This is something that Sarah Steele, Gary Ruskin, Lejla Sarcevic, Martin McKee, and David Stuckler can confirm, all of whom showed a great deal of patience. They read 17,163 pages of emails between them in order to clear up some hazy information, in addition to sifting through a massive collection of online chats whose objectives were to influence public health policies via lobbying initiatives disguised as science. This was a hot topic in academic circles in the US and among the board members of the International Life Science Institute. Alex Malaspina was “the main man” in all of this.

Their effort payed off: on June 2 of this year, a study was published in Globalization and Health magazine analyzing thousands of these talks.

“Based on research financed by the ILSI which has been widely circulated in public health, nutrition and general science journals, we believe that it is of the utmost importance for our colleagues to meticulously assess if these publications and research grants are engaged in lobbying practices” according to the authors behind “Are industry-funded charities promoting advocacy-led studies or evidence-based science?: A case study of the International Life Sciences Institute.”

We have examined the origins of the ILSI here at Joio. However, we do not wish to be too repetitive. We give credit where credit is due, after all, analyzing 17 thousand emails is no small feat.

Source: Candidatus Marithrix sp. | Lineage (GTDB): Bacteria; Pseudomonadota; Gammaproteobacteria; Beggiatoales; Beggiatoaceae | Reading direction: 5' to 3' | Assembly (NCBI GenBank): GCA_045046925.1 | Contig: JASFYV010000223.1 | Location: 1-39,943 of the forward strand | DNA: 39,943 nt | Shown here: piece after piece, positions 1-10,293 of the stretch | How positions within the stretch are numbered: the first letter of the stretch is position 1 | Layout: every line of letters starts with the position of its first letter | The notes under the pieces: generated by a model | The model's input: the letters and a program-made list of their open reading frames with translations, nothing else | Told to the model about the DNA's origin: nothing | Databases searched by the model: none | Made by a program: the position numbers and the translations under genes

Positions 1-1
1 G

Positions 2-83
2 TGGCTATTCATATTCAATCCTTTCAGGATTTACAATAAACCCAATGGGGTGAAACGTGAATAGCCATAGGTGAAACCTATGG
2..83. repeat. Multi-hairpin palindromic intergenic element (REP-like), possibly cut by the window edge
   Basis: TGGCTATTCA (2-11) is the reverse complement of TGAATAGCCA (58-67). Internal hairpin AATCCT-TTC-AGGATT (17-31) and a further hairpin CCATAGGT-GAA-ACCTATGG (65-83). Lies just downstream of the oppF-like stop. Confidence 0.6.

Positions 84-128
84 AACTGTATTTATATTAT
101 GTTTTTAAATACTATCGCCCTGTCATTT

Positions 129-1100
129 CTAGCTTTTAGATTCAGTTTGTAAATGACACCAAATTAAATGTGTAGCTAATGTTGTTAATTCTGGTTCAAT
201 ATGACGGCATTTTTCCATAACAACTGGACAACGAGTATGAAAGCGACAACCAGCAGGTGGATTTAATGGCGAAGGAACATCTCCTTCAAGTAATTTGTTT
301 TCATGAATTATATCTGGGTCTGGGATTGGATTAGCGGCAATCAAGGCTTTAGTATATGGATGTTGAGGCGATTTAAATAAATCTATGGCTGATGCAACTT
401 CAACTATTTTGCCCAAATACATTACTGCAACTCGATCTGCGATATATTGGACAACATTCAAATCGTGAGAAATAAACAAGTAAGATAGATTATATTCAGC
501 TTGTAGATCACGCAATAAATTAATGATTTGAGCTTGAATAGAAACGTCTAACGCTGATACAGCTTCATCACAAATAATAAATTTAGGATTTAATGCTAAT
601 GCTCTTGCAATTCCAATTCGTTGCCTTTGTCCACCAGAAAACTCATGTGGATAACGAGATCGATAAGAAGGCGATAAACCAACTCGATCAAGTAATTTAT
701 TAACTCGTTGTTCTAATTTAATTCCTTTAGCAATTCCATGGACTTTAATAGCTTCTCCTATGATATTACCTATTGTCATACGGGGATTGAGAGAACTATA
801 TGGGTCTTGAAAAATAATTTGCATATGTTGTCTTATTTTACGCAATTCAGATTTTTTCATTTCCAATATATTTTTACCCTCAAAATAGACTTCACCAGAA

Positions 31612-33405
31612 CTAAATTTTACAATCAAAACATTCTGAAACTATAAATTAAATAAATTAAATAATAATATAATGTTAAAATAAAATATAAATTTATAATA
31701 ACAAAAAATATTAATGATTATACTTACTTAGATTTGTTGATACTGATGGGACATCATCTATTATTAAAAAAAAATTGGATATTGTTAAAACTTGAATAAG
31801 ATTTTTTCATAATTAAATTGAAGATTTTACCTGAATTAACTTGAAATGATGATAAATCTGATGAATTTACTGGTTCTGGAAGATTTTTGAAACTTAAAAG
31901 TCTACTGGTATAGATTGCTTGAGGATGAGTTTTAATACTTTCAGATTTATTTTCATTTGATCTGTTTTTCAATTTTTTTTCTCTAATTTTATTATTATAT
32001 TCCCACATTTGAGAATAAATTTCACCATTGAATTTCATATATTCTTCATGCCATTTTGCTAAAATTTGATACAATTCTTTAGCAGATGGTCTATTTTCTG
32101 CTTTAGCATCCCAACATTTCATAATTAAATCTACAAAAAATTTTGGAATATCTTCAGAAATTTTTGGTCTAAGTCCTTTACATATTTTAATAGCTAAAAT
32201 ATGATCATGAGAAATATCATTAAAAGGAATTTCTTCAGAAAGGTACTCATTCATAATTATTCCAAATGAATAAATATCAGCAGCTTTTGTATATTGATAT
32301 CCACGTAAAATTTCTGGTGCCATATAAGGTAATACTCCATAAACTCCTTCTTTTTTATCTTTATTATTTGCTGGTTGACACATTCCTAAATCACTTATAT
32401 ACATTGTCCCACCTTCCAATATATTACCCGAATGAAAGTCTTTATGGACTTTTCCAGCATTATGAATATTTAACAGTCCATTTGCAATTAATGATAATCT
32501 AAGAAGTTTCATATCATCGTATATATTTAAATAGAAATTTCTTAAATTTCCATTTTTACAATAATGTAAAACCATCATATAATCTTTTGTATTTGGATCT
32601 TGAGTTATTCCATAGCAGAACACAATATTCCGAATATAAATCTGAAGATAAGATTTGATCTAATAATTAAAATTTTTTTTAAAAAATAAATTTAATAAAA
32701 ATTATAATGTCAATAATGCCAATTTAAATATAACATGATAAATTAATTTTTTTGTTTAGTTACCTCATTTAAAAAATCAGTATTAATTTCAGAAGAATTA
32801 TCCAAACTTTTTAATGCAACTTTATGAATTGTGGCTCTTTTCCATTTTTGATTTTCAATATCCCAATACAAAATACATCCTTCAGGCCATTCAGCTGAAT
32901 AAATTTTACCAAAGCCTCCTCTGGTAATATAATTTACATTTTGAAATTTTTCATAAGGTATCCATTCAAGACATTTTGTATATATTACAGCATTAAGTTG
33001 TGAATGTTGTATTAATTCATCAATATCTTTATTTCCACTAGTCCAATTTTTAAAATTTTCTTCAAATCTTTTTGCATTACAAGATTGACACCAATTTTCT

We agree that this “non-profit” organization is a geopolitical power They have 18 offices spread throughout the globe whose main objectives are tied to health-related issues and occupying strategic geographic locations. It is important to note that ILSI Brazil is alive and well operating at a branch near you.

That’s right: those responsible for examining the thousands of emails have linked this organization to our own backyard, and our kitchen. Researchers at Cambridge University in London and Bocconi University in Italy and at the US Right to Know (somewhat like the United States has the right to know), Sarah, Gary, Lejla, Martin and David analyzed speeches which took place between 2015-18 and found a network of high-profile individuals linked to the junk-food industry and U.S. universities; all of whom had been actively talking about developing “tactics for combating public health policies related to the reduction of sugar in food” on a global scale.

Alex Malaspina asserts his position every chance he gets. In one of the flagged emails, he admits that the ISLI’s mission is to protect the industry. In 2016, in response to the new dietary guidelines adopted in the U.S., he wrote to ISLI’s board of directors which included then-acting Executive-Director Suzana Harris:

“Dear friends, these guidelines are a disaster! They may adversely affect us in several ways. Soft drink taxes, modified school lunch programs, the establishment of strong educational initiatives for children and adults to limit sugar intake, restrictions on ads selling sugary foods and drinks, and eventually, great pressure upon our industry to drastically reduce the amount of sugar added to processed foods.

And it only gets worse.